Most helpful positive review
3 of 3 people found the following review helpful
Their Most epic album and one of their best!
on September 16, 2006
The nineties were a disastrous time for Iron Maiden. Then came the awesome Brave New World but I was still sceptical and I thought that maybe their reunion inspiration will fade. Indeed, Dance of Death showed some signs of fatigue although it contains some of Maiden's finest songs (Pashendale, No More Lies, Dance of Death, Face in the Sand) besides some of their worst (Wildest Dreams). But I never imagined that their third post-reunion effort will be such a masterpiece! This is the most epic album of the group, the songwriting is brilliant ( I wish some of the new groups learn from that). Bruce Dickinson is one of the last great voices in metal. His singing is impeccable throughout the album. The rest of the band is also in top shape, the sound of the album is perfect.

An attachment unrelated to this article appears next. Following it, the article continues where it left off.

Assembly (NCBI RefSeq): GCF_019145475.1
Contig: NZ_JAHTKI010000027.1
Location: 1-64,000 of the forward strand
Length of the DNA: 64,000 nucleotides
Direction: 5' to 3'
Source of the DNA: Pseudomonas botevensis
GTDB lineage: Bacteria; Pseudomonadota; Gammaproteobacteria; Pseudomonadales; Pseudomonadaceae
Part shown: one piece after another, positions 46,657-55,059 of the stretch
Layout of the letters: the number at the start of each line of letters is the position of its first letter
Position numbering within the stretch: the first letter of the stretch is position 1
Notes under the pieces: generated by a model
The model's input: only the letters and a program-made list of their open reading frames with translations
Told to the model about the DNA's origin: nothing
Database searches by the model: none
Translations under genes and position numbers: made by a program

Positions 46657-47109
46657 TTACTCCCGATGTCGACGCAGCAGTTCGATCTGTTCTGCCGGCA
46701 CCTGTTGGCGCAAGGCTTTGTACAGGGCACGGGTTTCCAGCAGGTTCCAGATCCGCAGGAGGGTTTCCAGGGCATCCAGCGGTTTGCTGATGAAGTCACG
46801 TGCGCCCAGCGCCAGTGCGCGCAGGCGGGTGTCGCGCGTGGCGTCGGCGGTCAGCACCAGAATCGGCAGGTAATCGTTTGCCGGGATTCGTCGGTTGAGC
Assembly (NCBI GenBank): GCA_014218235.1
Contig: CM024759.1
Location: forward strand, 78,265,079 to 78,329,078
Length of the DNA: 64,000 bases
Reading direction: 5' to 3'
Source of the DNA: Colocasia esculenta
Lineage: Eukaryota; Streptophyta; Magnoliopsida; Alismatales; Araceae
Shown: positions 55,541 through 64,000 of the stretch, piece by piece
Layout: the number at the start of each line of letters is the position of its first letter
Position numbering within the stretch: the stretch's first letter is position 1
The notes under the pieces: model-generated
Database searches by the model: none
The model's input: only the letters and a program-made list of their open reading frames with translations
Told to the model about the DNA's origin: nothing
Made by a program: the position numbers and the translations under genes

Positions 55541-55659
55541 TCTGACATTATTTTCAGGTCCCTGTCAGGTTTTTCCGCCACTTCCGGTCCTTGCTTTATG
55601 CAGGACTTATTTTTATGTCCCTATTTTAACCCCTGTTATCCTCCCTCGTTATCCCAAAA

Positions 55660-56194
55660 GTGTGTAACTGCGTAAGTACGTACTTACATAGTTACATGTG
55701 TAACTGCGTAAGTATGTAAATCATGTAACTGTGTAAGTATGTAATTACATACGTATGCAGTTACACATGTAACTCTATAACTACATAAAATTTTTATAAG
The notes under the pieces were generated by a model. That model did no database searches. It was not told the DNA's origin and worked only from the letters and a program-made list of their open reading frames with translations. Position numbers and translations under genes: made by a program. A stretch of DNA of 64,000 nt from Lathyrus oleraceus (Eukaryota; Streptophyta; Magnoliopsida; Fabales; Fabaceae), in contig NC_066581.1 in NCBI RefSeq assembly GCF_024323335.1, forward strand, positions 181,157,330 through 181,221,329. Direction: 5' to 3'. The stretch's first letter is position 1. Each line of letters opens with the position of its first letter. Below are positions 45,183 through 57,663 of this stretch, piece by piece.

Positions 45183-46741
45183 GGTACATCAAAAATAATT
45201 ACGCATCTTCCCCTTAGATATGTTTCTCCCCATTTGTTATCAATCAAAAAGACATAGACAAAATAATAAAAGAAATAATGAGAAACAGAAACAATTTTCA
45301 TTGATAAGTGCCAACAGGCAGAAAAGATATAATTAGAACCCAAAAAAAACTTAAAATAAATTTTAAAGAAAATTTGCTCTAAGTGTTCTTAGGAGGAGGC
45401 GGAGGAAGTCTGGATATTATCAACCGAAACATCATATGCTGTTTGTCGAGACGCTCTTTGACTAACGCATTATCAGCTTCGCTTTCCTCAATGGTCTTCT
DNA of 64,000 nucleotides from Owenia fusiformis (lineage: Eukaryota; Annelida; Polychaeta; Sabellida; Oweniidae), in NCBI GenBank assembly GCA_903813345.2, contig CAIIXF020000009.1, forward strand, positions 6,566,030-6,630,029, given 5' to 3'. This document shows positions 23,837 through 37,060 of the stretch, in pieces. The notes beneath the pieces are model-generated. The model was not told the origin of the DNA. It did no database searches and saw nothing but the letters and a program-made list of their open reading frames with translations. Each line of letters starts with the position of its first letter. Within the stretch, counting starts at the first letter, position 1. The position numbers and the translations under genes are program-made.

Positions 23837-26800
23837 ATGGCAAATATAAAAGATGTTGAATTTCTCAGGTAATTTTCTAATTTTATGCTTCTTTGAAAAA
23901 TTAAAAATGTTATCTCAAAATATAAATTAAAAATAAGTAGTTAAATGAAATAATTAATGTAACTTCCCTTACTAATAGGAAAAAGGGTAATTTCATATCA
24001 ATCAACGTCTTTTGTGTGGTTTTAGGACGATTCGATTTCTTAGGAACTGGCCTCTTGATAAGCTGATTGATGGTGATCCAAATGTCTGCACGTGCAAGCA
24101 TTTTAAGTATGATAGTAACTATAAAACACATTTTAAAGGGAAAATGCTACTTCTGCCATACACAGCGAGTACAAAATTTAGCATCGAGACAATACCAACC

Some fans critisize the length of the songs, but I think that metal is not meant to be a fast food music. For me Different World (4 minutes, the only short song on the album) is the weakest. It's an OK opener, but it's poppy refrain doesn't fit with the dark and heavy mood of the rest of the album. All the rest of the tracks deserve 10 stars, but probably Brighter than a Thousand Suns, The Longest Day , For the Greater Good of God, These Colours Don't Run, The Reincarnation of Benjamin Breeg and the Legacy stand slightly higher above the rest with their intensity. This album ranks among the best albums of the group (for me they are at least six, I count the bad ones which are three) and it will become a classic in the history of Iron Maiden and heavy metal. And after six great reunion years, Maiden are rejuvenated and definitely back to stay.